MREs(Meals-Ready-to-Eat) and other disaster relief food items can also contain massive amounts of salt and lots of calories without substantial fiber content. Beef jerky, crackers, chocolate, potato chips… these meals often have high levels of animal fat, carbs and sodium with little fiber content.

“When you think about it, these are some of the worst things someone can eat when they have a chronic condition,” Aida said. “They are going to make inflammatory processes in your body worse.”

In addition to uncontrolled diabetes exacerbated by inflammatory diets, Aida found that many Puerto Ricans were suffering from leptospirosis, a bacterial infection that spreads from infected animals to humans through contaminated soil and water. Residents were using stream water in mountainous areas and assuming it was safe, but the hurricane had disrupted the ecosystem and caused once safe water sources to become contaminated.

Aida has learned from her experience with Hurricane Maria that people often underestimate the power of nature and overly rely on government and other institutions to help in times of need. Puerto Ricans, just like most of us when hurricanes are barreling towards us, aren’t prepared for months without power, communication, clean water and fresh food.

FEMA recently updated their disaster planning recommendations such that any individual should have food supplies in storage to last them for at least 10 days following a natural disaster.

“It’s imperative to know that preparing for a natural disaster involves work ahead of time, ideally not days before the event,” Aida said.

More than three months after Hurricane Maria struck, an area resident collects water from a pipe bringing untreated water from the mountainside just outside town. Essential services remain at a fraction of their pre-storm capacities throughout the island. Utuado, Puerto Rico – Dec. 14, 2017. Credit: Vichinterlang.

Plan Ahead for When the Worst Happens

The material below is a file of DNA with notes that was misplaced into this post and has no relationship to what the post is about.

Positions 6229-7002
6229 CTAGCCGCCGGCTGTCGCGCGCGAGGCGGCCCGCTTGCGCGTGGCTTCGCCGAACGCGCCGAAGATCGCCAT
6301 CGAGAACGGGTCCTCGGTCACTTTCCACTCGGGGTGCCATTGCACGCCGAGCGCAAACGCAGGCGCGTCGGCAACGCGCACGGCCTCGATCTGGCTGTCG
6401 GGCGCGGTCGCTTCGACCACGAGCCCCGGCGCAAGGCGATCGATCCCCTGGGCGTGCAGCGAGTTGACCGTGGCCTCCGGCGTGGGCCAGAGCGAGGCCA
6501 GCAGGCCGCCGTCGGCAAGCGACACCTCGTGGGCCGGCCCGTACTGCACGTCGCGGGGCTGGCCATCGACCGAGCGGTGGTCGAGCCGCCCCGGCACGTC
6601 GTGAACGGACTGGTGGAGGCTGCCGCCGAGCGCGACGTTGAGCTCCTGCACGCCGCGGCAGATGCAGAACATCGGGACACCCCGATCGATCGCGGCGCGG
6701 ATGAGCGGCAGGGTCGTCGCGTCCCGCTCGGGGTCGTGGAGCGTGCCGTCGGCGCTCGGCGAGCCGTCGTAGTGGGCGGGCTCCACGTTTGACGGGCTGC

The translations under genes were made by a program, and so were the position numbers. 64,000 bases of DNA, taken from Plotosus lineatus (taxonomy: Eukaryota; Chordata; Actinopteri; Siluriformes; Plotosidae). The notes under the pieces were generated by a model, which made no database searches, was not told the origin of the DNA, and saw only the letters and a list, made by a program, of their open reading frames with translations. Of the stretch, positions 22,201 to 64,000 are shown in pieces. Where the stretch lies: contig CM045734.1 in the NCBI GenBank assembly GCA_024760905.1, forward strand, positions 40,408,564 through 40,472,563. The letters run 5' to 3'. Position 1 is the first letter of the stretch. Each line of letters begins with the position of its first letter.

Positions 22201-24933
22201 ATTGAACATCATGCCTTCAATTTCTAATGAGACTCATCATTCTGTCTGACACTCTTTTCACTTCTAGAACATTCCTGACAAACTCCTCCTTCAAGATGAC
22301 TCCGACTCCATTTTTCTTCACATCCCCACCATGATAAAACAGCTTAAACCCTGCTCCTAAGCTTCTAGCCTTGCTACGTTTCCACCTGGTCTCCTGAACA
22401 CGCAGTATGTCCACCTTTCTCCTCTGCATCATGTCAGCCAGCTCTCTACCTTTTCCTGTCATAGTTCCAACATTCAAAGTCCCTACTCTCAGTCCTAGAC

With hurricane season upon us, there are things you can do to prepare. Perhaps most important, reach out. Get in contact with your neighbors and create a community pantry – share information about your collective resources and make emergency plans.

If you don’t have a hurricane barreling towards you at the moment, plan ahead by stocking up your food supplies. If you have a gas stove, you might even be able to continue cooking when your power is out (just be careful that none of your gas lines are compromised from storm damage, otherwise you might need to turn your gas off. Keep a carbon monoxide detector with batteries handy).

If you are in the possible path of Hurricane Florence this week, prepare as best you can by creating a food menu of at least three different meals (at least breakfast, lunch and dinner), and three snacks. This might end up being a time of natural caloric restriction, so you want to be prepared with balanced meals combining multiple different food groups. Each of your planned meals should combine at least three different food groups, and snacks should combine two. For example, a lunch could combine rice, legumes and canned  green beans. A breakfast could combine oatmeal, unsalted almonds and raisins. A snack could combine bread or wheat crackers, carrots and homemade hummus – chickpeas, onions, olive oil, garlic whipped or mashed together if you don’t have electricity.

“Stock up and cook only what you are going to eat so that your leftovers don’t go bad,” Aida said. Your meal leftovers should be thrown out after four hours on the countertop if you don’t have power.

Here are some items that should be on your grocery list heading into a hurricane or other natural disaster:

Water. You’ll need a gallon of clean water per day per person in your home. Bottled water is best. If you are having trouble finding bottled water at the store ahead of a storm, you might even try your local boating supply store for a large drinking container than you can fill up at your house with clean water ahead of time. You can even fill your bathtubs before a storm so that you can still flush your toilets and don’t expend drinking water.